As the climate gets warmer, more air conditioning will be used, leading to higher energy consumption and the emission of more air pollutants. The government has a narrow objective of using the emissions trading scheme to encourage the power industry of Hong Kong and Guangdong to curb air pollution - and so get back our blue skies. I believe that Hong Kong, as an international city, has an obligation to reduce its greenhouse gas emissions in line with the Kyoto Protocol, which requires developed countries to cut these back to an average of 5 per cent below their 1990 levels.
Emissions trading schemes that focus on carbon dioxide and other greenhouse gases are not unusual. Corporations in the US began voluntarily trading greenhouse gas emissions on the Chicago Climate Exchange in 2003. In early 2005, 25 European Union countries joined the EU Emissions Trading Scheme, the largest multinational greenhouse gas trading scheme in the world.
It took great effort and a long time for our government to set up a pilot emissions trading scheme, and it makes sense to use this mechanism to encourage power companies to reduce greenhouse gas emissions along with other pollutants. This would bring added benefits to the scheme and the environment - especially with international scientists repeatedly reminding us that no one will escape the dire consequences of failure to act on global warming.
EDWIN LAU, acting director, Friends of the Earth (HK)
Departure the only cure
My daughter has been plagued with a cough for the past six months. I call it the Hong Kong cough. On our most recent trip to our doctor, he asked: 'Where are you from? Maybe you should look into leaving Hong Kong.'
My daughter's cough is not caused by a virus but by Hong Kong's air. The only way we were able to break its grip was to leave for a week. Five days in Singapore and her cough was gone. Unfortunately, it came back shortly after our return.
As I contemplate our future in Hong Kong, I wonder how much money is lost to illness linked to the poor environment. Is this loss higher than in other cities of a comparable size? I do not know. However, I do know that most first-world cities have far more progressive environmental policies and enforce environmental laws more aggressively.
Our political and economic leaders are padding their pockets at the expense of our well-being.
CRAIG GIBSON, Sha Tin
Rogue fathers and sons
I refer to Beatriz Taylor's letter asking why Macau is giving refuge to Kim Jong-nam, son of North Korea's dictator ('Why harbour rogues?', February 5). Now why should the son bear the guilt of the father? A man should be presumed innocent until proven guilty and, so far, I've not seen anything in print or otherwise that says the son committed any atrocities.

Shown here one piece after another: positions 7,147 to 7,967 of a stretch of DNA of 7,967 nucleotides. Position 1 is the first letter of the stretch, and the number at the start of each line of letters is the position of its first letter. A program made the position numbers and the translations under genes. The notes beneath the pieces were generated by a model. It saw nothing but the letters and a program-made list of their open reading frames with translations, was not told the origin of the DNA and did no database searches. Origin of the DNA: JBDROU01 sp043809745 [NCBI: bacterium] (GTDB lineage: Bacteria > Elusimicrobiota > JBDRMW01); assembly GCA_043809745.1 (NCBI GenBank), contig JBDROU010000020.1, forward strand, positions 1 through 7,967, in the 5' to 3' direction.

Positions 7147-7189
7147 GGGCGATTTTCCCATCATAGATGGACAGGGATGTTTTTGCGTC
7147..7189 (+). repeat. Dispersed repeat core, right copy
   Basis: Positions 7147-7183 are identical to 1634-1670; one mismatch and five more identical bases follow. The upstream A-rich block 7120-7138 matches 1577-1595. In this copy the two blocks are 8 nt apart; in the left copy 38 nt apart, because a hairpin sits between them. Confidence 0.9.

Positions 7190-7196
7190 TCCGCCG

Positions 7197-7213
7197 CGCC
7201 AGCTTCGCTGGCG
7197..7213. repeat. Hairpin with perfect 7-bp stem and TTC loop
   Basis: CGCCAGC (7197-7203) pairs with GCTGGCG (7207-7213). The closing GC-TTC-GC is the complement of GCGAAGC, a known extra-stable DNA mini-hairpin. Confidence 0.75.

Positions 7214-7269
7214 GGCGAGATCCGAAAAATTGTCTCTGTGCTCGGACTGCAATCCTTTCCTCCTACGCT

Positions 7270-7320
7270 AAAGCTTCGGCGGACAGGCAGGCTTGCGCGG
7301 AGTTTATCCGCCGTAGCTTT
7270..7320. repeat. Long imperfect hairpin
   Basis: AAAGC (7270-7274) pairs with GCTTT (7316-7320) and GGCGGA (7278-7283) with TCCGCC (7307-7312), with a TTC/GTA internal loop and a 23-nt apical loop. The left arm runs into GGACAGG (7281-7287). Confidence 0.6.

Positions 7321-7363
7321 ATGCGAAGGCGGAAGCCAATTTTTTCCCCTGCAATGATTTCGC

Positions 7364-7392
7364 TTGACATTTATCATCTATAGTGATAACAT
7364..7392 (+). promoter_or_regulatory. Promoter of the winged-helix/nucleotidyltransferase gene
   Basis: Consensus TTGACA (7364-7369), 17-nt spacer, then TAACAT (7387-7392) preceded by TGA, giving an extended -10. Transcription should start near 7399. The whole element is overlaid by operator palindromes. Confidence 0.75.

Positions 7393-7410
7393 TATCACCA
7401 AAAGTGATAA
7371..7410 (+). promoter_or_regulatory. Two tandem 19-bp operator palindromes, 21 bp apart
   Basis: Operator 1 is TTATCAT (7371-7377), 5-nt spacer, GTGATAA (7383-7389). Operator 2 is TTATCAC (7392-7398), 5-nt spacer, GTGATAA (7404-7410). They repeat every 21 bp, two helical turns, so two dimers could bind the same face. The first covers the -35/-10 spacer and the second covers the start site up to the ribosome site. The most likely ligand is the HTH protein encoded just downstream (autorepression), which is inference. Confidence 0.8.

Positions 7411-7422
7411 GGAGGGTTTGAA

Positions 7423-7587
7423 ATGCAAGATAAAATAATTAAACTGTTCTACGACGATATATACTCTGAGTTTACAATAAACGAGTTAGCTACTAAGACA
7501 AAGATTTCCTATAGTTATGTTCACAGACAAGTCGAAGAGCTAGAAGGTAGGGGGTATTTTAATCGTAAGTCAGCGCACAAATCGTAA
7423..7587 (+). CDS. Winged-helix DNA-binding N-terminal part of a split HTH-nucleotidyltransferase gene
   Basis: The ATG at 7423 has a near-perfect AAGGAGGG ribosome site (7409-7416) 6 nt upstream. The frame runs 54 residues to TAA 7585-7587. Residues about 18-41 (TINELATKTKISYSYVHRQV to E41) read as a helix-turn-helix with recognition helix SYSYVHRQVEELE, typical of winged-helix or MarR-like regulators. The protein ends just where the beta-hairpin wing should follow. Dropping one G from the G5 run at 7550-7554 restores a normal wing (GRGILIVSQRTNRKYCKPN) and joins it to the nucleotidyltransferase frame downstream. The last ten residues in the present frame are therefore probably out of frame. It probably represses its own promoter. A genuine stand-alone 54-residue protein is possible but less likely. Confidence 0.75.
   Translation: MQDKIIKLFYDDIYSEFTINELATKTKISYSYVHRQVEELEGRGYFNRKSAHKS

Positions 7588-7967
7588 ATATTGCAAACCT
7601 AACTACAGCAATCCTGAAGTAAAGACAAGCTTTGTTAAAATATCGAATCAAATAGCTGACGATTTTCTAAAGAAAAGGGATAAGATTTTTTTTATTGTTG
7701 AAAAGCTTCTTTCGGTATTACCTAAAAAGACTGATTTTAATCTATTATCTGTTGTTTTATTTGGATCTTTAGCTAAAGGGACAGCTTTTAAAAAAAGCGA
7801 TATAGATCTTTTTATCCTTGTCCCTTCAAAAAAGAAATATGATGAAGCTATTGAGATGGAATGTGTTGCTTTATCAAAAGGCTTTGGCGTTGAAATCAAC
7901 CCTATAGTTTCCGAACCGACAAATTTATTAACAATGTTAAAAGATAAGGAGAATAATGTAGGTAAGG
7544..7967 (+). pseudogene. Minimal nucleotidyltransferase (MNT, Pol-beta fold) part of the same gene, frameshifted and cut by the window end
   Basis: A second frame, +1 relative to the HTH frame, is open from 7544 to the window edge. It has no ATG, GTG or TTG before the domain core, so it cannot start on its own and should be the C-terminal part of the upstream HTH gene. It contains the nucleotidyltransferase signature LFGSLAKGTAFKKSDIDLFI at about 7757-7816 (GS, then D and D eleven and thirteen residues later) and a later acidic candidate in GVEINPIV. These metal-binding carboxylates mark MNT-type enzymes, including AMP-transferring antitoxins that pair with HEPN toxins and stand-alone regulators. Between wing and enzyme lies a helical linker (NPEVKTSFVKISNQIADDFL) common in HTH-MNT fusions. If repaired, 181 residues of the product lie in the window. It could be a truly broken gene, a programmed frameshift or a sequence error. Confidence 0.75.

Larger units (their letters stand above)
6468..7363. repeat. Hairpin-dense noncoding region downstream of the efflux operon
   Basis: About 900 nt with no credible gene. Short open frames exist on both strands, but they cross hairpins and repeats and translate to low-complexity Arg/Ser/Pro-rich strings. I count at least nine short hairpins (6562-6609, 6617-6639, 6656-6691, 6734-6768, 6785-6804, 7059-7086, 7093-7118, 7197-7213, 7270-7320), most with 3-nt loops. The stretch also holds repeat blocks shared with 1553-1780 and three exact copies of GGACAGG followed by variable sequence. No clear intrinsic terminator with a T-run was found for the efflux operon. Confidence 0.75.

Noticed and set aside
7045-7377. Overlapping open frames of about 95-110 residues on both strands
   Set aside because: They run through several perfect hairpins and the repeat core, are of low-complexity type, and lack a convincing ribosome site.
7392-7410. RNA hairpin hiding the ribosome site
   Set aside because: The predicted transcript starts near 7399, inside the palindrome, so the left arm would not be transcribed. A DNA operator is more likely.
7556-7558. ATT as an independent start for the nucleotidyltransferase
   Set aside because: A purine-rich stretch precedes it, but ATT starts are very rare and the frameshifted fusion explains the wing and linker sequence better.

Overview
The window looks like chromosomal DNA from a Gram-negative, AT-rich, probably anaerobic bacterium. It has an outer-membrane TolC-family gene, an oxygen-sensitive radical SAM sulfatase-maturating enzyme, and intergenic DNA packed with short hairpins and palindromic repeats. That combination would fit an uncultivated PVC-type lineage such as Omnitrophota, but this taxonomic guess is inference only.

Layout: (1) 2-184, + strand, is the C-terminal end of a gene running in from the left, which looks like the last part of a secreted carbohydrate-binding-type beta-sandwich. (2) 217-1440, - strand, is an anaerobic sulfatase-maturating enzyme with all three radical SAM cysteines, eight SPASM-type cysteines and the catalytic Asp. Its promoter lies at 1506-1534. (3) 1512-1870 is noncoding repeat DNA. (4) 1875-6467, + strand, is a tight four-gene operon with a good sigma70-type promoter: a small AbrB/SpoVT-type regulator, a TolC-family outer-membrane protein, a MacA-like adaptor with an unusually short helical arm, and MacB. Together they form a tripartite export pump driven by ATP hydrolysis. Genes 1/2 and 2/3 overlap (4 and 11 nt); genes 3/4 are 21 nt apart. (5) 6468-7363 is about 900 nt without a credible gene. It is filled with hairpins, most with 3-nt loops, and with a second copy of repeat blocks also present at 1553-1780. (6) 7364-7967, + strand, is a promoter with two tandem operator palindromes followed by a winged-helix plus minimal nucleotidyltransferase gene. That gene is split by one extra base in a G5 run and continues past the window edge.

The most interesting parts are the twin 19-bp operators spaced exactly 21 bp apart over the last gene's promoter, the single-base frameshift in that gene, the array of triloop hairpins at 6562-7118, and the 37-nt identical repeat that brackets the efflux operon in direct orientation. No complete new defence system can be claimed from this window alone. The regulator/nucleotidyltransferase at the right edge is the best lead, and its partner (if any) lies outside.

Maybe one reason North Korea is a closed country is that Mr Kim's father never had the opportunity to visit or live in a free-wheeling, more democratic Macau.
WALTER TSENG, North Point
Name the core values
I would like to ask Howard Lai ('Fallout for marriages', February 3) what the 'core values' are that can only be imparted to children by heterosexual couples. Surely values such as honesty, integrity, diligence, compassion, respect and tolerance can be learned from gay couples, as well as straight ones. And I'm sure we can all think of plenty of traditional couples with poor parenting skills. Sadly, the evidence is all around us.
As for the argument that gay marriages contribute to the spread of Aids, I fail to see the connection. Aids is spread in many ways - sexual contact, drug use, blood transfusions, from mother to unborn child - and affects both heterosexuals and homosexuals. People like Mr Lai shouldn't let prejudice get in the way of rational thinking.
MARY LEE, Fanling
Soft loan sharks
President Hu Jintao goes to Africa offering billions of yuan in loans and aid. In exchange, China gets priority access to much-needed commodities. It's a bit odd, isn't it, as China itself gets soft loans for development from Japan and doesn't want to be seen as a developed nation yet, as this may have implications for its exports? Isn't it shooting yourself in the foot to give China soft loans it can then use to secure the commodities that you are also after?
JEFFRY KUPERUS, Clear Water Bay